The popular and ever-elegantly coiffed French moral philosopher Bernard-Henri Lévy has weighed in at Huffington Post with a passionate defense of Pope Benedict XVI from the many accusations (including a few of my own) that he’s no friend of the Jews. It seems to me he makes a few points worth considering.
As soon as he was elected, the accusations of “ultraconservatism,” taken up in a loop by the media, began — as though a pope could, in fact, be anything but “conservative
Texts have been quite simply distorted, regarding his trip to Auschwitz in 2006, for example, where it was asserted — and repeated, also in a loop, time blurring the memory of the event — that he paid homage to the 6 million Polish dead, victims of a mere “band of criminals”, without mentioning that half of them were Jews. (The falsehood is downright staggering, considering that, on that day, Benedict XVI plainly spoke of the attempt of the “powerful of the 3rd Reich” to “eliminate the Jewish people” from the “ranks of the nations of the earth” [cf Le Monde, 30 May 2006]).
What’s particularly unexpected is Lévy’s double-barreled defense of Pope Pius XII, along with some little-known facts about the playwright, Rolf Hochhuth, whose 1964 play “The Deputy” first brought Pius’s wartime behavior of public attention. Here’s a piece of it:
And, as for the affair of Pius XII…
If need be, I shall go back over the very complex affair of Pius XII.
I shall go back over the case of Rolf Hochhuth, author of the famous work, The Deputy, the genesis of the polemic regarding the “silences of Pius XII”, in 1963.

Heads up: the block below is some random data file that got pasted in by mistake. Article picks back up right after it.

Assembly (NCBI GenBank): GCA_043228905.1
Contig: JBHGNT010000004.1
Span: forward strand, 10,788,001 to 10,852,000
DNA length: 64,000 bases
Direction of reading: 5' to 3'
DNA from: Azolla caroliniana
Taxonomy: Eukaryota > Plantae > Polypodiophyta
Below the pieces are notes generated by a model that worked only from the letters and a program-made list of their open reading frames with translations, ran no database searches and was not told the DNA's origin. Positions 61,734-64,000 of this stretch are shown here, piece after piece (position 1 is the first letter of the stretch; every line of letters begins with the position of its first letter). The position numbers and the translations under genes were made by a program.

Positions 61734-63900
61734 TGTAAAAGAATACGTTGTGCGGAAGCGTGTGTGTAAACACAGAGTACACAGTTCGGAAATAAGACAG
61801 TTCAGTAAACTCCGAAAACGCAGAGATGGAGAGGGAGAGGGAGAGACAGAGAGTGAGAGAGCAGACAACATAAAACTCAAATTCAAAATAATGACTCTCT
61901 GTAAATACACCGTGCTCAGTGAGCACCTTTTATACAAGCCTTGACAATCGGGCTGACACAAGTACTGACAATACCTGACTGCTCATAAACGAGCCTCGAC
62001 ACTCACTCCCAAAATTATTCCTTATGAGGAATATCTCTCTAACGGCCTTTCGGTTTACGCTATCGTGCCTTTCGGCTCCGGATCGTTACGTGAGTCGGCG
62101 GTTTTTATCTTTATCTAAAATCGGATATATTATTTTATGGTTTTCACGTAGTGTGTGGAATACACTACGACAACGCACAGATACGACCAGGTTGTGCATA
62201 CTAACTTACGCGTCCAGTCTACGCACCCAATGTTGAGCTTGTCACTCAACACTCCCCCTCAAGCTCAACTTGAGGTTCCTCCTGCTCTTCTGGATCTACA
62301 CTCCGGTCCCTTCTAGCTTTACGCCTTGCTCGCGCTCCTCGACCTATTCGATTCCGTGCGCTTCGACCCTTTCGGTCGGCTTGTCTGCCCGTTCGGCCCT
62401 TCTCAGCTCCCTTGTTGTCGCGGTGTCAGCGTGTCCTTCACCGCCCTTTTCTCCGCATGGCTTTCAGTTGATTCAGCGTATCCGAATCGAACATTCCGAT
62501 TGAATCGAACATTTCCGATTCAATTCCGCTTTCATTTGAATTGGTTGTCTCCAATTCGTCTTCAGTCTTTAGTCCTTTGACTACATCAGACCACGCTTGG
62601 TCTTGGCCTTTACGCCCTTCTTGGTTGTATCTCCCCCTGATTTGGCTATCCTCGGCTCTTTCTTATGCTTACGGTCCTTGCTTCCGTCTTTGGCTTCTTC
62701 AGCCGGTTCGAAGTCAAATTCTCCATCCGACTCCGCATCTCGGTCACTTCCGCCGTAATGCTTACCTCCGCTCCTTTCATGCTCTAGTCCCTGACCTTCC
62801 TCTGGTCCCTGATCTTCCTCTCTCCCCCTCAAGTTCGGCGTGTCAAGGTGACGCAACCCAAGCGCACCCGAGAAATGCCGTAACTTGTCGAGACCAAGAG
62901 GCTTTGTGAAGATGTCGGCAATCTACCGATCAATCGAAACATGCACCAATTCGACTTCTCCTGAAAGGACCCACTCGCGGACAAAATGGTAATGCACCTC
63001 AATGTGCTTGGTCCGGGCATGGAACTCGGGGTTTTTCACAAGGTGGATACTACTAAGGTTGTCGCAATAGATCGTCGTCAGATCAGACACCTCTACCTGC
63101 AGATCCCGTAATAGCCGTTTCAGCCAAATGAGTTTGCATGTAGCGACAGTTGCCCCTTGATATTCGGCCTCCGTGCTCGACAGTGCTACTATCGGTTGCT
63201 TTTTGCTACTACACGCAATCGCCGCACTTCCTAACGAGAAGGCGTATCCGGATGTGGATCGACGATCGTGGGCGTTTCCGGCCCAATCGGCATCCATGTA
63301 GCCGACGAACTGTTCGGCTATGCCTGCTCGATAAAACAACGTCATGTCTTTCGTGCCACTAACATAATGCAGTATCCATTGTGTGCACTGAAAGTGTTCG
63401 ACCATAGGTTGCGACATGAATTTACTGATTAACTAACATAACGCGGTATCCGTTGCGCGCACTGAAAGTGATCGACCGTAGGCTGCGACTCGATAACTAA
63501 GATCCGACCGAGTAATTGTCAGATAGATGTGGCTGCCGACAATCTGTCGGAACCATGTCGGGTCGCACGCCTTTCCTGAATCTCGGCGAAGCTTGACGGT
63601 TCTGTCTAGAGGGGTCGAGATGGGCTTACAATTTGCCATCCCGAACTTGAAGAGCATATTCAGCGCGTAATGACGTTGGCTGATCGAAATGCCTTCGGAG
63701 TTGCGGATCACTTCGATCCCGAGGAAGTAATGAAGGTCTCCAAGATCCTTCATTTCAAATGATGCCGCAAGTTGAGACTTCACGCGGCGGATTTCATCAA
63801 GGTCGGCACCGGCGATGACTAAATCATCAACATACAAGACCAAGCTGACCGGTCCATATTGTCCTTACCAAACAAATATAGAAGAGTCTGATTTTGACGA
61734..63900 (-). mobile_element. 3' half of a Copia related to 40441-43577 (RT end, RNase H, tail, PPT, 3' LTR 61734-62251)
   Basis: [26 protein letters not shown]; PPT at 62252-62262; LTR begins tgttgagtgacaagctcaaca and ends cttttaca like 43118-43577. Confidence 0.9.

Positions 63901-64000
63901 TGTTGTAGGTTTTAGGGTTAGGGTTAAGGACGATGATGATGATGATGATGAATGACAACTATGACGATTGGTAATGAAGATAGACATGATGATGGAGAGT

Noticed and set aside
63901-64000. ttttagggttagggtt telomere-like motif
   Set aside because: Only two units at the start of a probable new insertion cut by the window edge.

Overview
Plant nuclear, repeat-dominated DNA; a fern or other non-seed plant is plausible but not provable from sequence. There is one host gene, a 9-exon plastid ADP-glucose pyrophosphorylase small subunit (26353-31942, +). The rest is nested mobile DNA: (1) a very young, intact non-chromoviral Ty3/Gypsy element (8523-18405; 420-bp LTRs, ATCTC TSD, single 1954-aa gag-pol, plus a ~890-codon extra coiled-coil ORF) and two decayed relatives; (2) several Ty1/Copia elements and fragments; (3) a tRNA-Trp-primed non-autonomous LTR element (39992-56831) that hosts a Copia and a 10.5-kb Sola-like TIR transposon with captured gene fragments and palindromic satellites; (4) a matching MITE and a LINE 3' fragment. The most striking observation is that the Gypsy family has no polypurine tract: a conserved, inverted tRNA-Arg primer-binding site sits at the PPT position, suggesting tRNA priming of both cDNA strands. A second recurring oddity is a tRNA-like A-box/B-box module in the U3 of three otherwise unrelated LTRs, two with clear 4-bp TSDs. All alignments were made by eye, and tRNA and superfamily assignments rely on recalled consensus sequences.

And I shall go back over the particular fact that this burning dispenser of justice is, as a matter of fact, a negationist, often condemned as such (notably by Paul Spiegel, the now-deceased former president of the Central Council of Jews in Germany), whose last provocative act consisted of defending David Irving, who denies the existence of gas chambers, in an interview with the extreme right wing weekly Die Junge Freiheit five years ago.
For the time being, I would just like to recall (as has Laurent Dispot in La Règle. du Jeu, the review I edit), that in 1937, when the terrible Pius XII was still just Cardinal Pacelli, he co-authored the encyclical With Burning Anxiety, which today still remains one of the firmest and most eloquent of anti-Nazi manifestos.
For the time being, we owe it to historical accuracy to point out that, before engaging in clandestine action, opening—without saying so—his convents to Roman Jews hunted by the fascist bullies, the silent Pius XII made a number of speeches broadcast by radio, in particular at Christmas of 1941 and 1942.
After his death, they earned him the praise of Golda Meir, who knew the value of the spoken word and was not afraid to declare that “during ten years of Nazi terror, while our people suffered in dreadful agony, the Pope raised his voice to condemn the executioners”.
Not least, here is how Lévy responds to Benedict’s much-criticized visit to the central synagogue in Rome a week ago:
When he bowed his head in silence before the wreath of red roses placed before the plaque commemorating the martyrdom of 1021 deported Roman Jews, Benedict XVI was only doing his. duty, but he did it.
When Benedict XVI paid homage to the “faces” of these “men, women and children” rounded up as part of the project of “extermination of the people of the Covenant of Moses,” he was stating the obvious, but he said it.
When Benedict XVI reiterates, word for word, the terms of John Paul II’s prayer at the Wailing Wall a decade ago, when Benedict XVI then asks “forgiveness” of the Jewish people, long the subject of pogroms inspired by the furor of an antisemitism essentially Catholic in nature and this, again, by reading John Paul II’s own words, it is time to stop repeating, like braying donkeys, that he is not going as far as his predecessor.